pediatric pk studies under pressure: DBS vs. VAMS in Côte d’Ivoire
by Neoteryx, on Apr 2, 2018 4:44:00 AM
Scientists and researchers from the Swiss Tropical and Public Health Institute recently provided new, strong evidence for the efficacy of pediatric pharmacokinetic (PK) studies using Mitra® devices. They tested Mitra technology against standard-issue DBS cards, within the framework of a randomized controlled trial, on 35 school-aged children in rural Côte d’Ivoire infected with Schistosoma haematobium.
For those who have been curious about the capabilities of microsampling technology in areas with limited access to standard laboratory facilities, this is exciting news indeed.
Thanks to significant scientific and technological advances, it is now possible to collect a large amount of information from a small amount of biological fluid. This allows for the elimination of cold-chain shipping and storage, among other bulky and expensive requirements of wet blood collection, and thus opens new frontiers for blood collection in low-resourced regions. However, this process has long been stymied by the limitations of common DBS technology, chief among them the “hematocrit effect,” which hamper the reliability of resultant data.
Mitra devices, based on Volumetric Absorptive Microsamping (VAMS™) technology, are changing all this. They are designed to collect volumetrically accurate samples, thus eliminating the primary drawbacks formerly associated with dried blood specimen collection. To Jennifer Keiser, Ph.D., at the Swiss TPH, this innovation is of special interest.
A pharmacist by training, Keiser has a professorship in neglected tropical diseases. With the Swiss TPH, she has been involved in research in Africa for many years. “The Centre Suisse de Recherches Scientifiques in Abidjan is one of our main partner institutions,” says Keiser. “One of my postdocs is Ivorian and based in Abidjan.”
The Swiss TPH’s Mitra study stems from its ongoing work in the Côte d’Ivoire area. “I started my research group about twelve years ago,” says Keiser. “Since then, we are trying to improve treatment options for helminthiases, mainly schistosomiasis and soil-transmitted helminthiasis. We work from bench to field. I love the interdisciplinarity nature of the work and that our findings might result in policy changes, and in improved treatment options.”
For this project, the Swiss TPH scientists developed, optimized, and validated an extraction method for the study drug, praziquantel (PZQ), from Mitra tips. Using liquid chromatography-tandem mass spectrometry, they measured the analytes R- and S-praziquantel (R-/SPZQ) and the main human metabolite, R-trans-4-OH-praziquantel. Then, they compared results with Bland-Altman analysis to determine agreement between matrices.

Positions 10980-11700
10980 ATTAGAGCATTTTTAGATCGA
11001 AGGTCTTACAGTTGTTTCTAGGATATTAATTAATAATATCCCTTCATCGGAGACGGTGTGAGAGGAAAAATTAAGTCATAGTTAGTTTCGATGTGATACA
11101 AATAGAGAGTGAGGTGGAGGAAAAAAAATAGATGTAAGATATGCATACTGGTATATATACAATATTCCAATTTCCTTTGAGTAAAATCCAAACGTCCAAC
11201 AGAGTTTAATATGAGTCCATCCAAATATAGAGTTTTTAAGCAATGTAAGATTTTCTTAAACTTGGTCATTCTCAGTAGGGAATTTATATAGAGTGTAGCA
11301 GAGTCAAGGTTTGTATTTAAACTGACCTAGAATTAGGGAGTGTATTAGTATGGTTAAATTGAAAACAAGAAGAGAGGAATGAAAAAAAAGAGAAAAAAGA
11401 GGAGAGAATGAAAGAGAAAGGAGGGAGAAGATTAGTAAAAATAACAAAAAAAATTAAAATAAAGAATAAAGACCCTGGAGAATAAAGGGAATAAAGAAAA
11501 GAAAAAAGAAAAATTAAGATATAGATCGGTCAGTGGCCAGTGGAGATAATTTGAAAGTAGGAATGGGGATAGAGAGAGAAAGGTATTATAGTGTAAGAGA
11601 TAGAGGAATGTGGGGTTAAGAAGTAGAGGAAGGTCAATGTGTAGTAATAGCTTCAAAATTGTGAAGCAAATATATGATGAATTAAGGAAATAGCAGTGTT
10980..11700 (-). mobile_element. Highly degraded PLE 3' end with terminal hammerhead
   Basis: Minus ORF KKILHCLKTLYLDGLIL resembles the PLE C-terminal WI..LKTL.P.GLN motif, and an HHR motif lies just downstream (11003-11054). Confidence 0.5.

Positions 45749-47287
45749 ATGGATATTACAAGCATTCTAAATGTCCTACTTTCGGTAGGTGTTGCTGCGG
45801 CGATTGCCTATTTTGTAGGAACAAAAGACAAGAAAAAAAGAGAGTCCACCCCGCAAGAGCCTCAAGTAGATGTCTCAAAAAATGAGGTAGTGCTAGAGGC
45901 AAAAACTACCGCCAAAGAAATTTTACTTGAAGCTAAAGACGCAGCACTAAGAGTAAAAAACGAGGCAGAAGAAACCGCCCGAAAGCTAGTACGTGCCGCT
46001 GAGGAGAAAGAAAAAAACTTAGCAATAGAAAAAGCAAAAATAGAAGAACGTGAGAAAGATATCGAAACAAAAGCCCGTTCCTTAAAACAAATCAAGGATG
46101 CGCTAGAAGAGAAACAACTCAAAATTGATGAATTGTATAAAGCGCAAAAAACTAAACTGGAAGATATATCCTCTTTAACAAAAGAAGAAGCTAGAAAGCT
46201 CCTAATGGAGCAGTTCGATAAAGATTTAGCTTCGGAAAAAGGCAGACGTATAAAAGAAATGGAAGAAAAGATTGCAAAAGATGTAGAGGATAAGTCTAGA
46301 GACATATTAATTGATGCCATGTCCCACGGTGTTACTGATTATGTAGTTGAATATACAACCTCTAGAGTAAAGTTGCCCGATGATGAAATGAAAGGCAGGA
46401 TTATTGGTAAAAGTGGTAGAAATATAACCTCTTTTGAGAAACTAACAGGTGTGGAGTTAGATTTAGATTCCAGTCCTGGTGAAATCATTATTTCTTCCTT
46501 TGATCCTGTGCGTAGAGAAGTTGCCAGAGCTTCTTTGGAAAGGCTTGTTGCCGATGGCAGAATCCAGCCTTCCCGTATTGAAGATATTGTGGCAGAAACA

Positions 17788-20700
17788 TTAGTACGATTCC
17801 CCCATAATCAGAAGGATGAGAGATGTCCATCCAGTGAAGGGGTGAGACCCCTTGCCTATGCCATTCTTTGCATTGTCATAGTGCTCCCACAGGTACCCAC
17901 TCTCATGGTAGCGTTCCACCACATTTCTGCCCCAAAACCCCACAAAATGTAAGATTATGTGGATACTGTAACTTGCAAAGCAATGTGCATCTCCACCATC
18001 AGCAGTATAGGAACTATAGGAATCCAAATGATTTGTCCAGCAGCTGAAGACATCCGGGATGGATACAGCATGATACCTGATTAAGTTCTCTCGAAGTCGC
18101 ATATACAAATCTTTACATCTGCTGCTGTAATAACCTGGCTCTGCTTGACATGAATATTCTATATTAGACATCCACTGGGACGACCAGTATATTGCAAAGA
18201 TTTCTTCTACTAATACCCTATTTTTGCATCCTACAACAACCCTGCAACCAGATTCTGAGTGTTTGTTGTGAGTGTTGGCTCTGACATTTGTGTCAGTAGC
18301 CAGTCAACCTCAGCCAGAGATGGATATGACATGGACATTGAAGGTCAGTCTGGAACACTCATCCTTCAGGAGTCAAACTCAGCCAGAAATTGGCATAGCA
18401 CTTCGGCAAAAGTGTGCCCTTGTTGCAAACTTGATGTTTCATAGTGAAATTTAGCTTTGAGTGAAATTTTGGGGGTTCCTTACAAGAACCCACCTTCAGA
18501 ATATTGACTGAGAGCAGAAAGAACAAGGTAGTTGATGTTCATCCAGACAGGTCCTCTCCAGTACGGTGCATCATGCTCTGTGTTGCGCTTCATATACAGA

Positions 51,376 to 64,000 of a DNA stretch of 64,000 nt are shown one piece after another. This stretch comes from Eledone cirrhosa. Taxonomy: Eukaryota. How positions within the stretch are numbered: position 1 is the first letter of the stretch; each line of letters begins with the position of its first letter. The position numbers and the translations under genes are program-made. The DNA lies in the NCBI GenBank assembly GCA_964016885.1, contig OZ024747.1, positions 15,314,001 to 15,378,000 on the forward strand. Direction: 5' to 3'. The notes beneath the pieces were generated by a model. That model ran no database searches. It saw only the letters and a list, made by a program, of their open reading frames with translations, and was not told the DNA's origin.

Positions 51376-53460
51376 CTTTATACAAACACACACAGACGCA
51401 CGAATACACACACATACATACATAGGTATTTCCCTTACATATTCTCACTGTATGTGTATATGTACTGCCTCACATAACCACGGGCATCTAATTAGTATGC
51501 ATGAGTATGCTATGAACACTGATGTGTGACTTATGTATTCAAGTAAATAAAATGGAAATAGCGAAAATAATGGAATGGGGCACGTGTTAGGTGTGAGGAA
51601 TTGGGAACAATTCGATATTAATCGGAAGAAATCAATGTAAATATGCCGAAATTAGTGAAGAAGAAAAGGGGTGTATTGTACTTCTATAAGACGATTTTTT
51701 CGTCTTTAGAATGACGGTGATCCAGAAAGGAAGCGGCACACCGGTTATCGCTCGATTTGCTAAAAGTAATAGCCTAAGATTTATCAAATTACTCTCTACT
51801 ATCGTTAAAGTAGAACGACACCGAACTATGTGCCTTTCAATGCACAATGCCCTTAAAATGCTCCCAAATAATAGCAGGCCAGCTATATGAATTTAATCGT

For the Swiss TPH, this project required significant fieldwork, including screening stool of the study population for Schistosoma mansoni eggs and assessing infection intensity, performing physical and medical examination of infected children, proceeding with treatment with the study drug, and monitoring pharmacokinetics of same.
The results are impressive – from the perspective of microsampling, the study was a hands-down success. Strong positive correlation (R2 > 0.98) and agreement were observed between both matrices, but Mitra™ revealed higher concentrations of all analytes in most patient samples compared to DBS: 63% for RPZQ, 49% for SPZQ, and 78% for the metabolite.
What’s more, Keiser's team found Mitra devices easier to use, too.
“The nurses taking the blood samples preferred this method over the DBS-method,” says Keiser. “Mitra doesn't need a ‘drying period,’ because the packaging is designed to not touch anything. Therefore, the Mitra stick can be put away immediately. DBS cards need to dry, which is in tropical area in not that fast. Having a couple of hundred cards standing around for drying is inconvenient, especially if working space is limited in the field and the DBS are exposed to sand, dirt, and wind.”
This is in keeping with the overall improved user experience of Mitra devices and Volumetric Absorptive Microsamping (VAMS™) technology. The goal is to improve patient experience (which in turn promotes adherence, compliance, and subject retention), and at the same time create a better experience for providers, practitioners, and professionals.
If it can happen in some of the most underserved places on the globe, the world is truly and open landscape for this innovative, transformative sampling solution.